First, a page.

2.5-4 7-8 8-9 - -
    late gestation


    4-5 9-10 10-11 0.5-1.0 1/8 - 1/4
    lactation 5-7 10-12 11-13 1.0-2.5 1/4 - 1/2
    Ram (250 lbs) 4-7 8-10 11-15 0.5-2.5 0 - 1/4
    Feeder Lambs (30-110 lbs.) 0.5-2 2-4 - 1.0-3.5 1/4 - 1/2
    *Protein supplement is normally needed when alfalfa hay is not used and corn is the grain.
    Note: The chart assumes average weights (shown) for each class .Heavier animals will require larger amounts. For each additional 25lbs. of weight, feed approximately 1/4 lb. more total feed per day.

    Internal Parasites in Sheep and Lambs

    Internal parasites are a major concern of sheep producers because they cause losses by damaging the lining of the intestines, competing for nutrients, lowering immunity to disease, and reducing reproduction numbers. These losses can be avoided or at the very least significantly reduced by formulating an effective deworming program. All sheep de-wormers on the market today belong to one of three chemical families:

    • Benzimidazoles
    • Macrocyclic Lactones
    • Leviamisoles

    To prevent resistance of worms to dewormers, rotate the three types of dewormers. Refer to specific product packaging for recommended dosage. For additional information on parasite control in sheep, consult your veterinarian.

    Q and A: Answers to the Most Frequently Asked Questions about Feeding Sheep and Lambs

    Where can I find the most accurate and up to date information about sheep and goat feed offered at Tractor Supply Co.
    Everything you need to select the right kind of feed for your sheep is listed on the back of the bag.
    What do I feed my sheep?
    A balanced diet for sheep includes roughage (hay, pasture, haylage, silage), concentrates or manufactured feed), and a supply of fresh water.
    How much do I feed my sheep?
    Nutritional needs of sheep will vary based on age, sex, stage of production (i.e. growth, breeding, gestation, and lactation), and seasonal environmental changes. Use the chart guidelines for determining daily feed needs of sheep.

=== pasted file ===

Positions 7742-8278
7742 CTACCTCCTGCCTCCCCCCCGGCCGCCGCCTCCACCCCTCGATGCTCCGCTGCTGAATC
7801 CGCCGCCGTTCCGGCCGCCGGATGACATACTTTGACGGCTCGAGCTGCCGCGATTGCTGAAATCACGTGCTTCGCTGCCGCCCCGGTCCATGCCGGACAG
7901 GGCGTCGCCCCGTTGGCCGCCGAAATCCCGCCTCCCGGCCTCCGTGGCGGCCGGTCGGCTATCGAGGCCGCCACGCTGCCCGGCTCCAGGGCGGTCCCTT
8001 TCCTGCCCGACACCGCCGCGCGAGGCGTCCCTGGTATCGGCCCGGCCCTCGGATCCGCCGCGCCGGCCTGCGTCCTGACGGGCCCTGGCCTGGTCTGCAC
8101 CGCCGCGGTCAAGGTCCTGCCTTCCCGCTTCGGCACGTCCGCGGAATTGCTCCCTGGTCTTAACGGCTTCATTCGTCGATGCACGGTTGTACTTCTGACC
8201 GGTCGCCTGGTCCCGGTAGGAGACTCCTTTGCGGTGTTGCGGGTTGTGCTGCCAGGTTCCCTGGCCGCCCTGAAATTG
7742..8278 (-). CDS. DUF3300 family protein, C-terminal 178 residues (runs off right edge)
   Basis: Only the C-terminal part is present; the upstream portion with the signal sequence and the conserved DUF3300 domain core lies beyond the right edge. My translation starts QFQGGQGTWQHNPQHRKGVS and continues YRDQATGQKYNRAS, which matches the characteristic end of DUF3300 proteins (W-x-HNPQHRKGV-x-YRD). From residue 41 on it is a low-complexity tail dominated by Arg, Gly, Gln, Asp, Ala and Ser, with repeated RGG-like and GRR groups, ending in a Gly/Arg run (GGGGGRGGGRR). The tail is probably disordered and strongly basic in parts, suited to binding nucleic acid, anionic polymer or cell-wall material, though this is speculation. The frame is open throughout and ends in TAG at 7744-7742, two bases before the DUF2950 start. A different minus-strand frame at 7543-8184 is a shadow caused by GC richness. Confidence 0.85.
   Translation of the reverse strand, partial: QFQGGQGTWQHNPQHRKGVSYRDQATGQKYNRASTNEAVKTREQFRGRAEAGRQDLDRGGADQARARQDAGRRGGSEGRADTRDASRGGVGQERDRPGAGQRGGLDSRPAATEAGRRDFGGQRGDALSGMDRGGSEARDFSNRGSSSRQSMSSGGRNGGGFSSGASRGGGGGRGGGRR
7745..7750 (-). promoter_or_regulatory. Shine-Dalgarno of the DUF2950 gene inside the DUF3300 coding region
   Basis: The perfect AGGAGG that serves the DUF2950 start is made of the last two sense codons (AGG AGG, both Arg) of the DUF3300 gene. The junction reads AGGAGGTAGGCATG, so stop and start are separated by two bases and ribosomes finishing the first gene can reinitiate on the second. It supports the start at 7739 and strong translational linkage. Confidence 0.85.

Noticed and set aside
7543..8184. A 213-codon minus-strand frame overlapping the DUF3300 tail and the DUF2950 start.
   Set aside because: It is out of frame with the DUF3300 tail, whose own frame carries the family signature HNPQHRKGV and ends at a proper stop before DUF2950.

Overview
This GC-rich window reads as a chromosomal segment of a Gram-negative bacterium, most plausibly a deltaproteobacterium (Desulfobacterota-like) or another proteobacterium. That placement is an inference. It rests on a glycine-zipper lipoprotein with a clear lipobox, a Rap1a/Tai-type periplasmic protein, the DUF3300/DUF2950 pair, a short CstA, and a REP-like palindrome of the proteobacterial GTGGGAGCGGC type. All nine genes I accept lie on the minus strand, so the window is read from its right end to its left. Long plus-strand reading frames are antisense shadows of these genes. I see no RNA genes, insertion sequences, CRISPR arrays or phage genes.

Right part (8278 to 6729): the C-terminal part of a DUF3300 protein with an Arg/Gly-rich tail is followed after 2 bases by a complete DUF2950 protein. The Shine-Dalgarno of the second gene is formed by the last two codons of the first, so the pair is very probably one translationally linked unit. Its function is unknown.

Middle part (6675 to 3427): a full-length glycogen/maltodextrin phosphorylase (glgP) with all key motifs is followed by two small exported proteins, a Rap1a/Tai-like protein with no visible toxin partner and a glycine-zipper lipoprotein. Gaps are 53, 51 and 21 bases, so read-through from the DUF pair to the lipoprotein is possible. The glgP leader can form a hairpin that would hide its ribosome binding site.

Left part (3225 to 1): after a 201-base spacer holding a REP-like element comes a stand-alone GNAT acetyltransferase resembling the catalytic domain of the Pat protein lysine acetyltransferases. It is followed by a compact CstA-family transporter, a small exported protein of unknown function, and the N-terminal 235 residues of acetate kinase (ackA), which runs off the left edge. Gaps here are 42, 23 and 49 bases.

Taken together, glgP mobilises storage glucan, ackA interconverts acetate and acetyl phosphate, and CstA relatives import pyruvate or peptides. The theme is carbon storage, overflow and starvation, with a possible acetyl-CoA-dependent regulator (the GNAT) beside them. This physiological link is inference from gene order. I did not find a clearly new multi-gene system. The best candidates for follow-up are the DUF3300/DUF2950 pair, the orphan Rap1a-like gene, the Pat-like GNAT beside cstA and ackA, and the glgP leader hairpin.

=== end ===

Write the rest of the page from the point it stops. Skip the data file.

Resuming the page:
What is the rumen?
    The first chamber of the ruminant stomach is called the rumen. (The term ruminant refers to any animal with a multi-chambered stomach.) The rumen acts as a large fermentation vat. It contains microbes, such as bacteria, fungi, and protozoa that assist in the digestive process.
    Why is it important not to feed sheep supplements that contain copper?
    While copper is a nutrient essential for life in all animals including sheep, sheep tend to be much more sensitive to excessive concentrations of copper than other farm animals. Copper toxicity in sheep usually results from an accumulation of copper in the liver over a period of time. High stress conditions cause cells in the liver to die, releasing high levels of copper into the blood, causing toxicity, and death. The most common symptoms of copper toxicity are anorexia and excessive thirst. Due to this high sensitivity, sheep should not be fed mineral blocks that contain added copper, or complete feeds that are not specifically formulated for sheep. DuMor Sheep from Tractor Supply not only provides optimum nutrition for sheep, but also contains the proper level of copper required.
    Can I feed either of the protein tubs available at Tractor Supply Company to my sheep?
    No. It is not advised to feed sheep any protein tub but those formulated specifically for sheep and goats.
    Can I feed the Rabon Fly Block to my sheep?
    No. Rabon block should only be offered to horses and cattle.
    What is Urea and can it be fed to sheep?
    Urea is a protein source commonly used for ruminants due to convenience, availability, and low cost. Urea can be used in a feed ration for adult sheep as about 1 percent of the total ration, or 3 percent of the concentrate portion of the feed. Urea should not be used in rations for very young lambs because the rumen may not yet be functioning completely and cannot utilize the urea. Urea should be introduced to the diet gradually (over a period of 2-3 weeks), to allow the microorganisms in the rumen to adapt. Be advised that sudden high levels of intake by a very hungry animal, or through urea settling to the bottom of the feed bunk, or rain water accumulating in a mineral feeder, can cause death.
    What about salt and minerals?
    As in all animals, salt and minerals are necessary to sustain life. Therefore, it is a general recommendation that salt be offered free choice, while making sure that fresh clean water is also available at all times. Failure to supplement salt and minerals can result in low fertility, weak lambs, lowered milk production, and impaired immunity. Be sure to offer only white salt block (Sodium Chloride), because trace mineral blocks contain copper, which is highly toxic to sheep. Tractor Supply Company offers a mineral block specifically designed for sheep that supplements deficiencies in roughage with no added copper.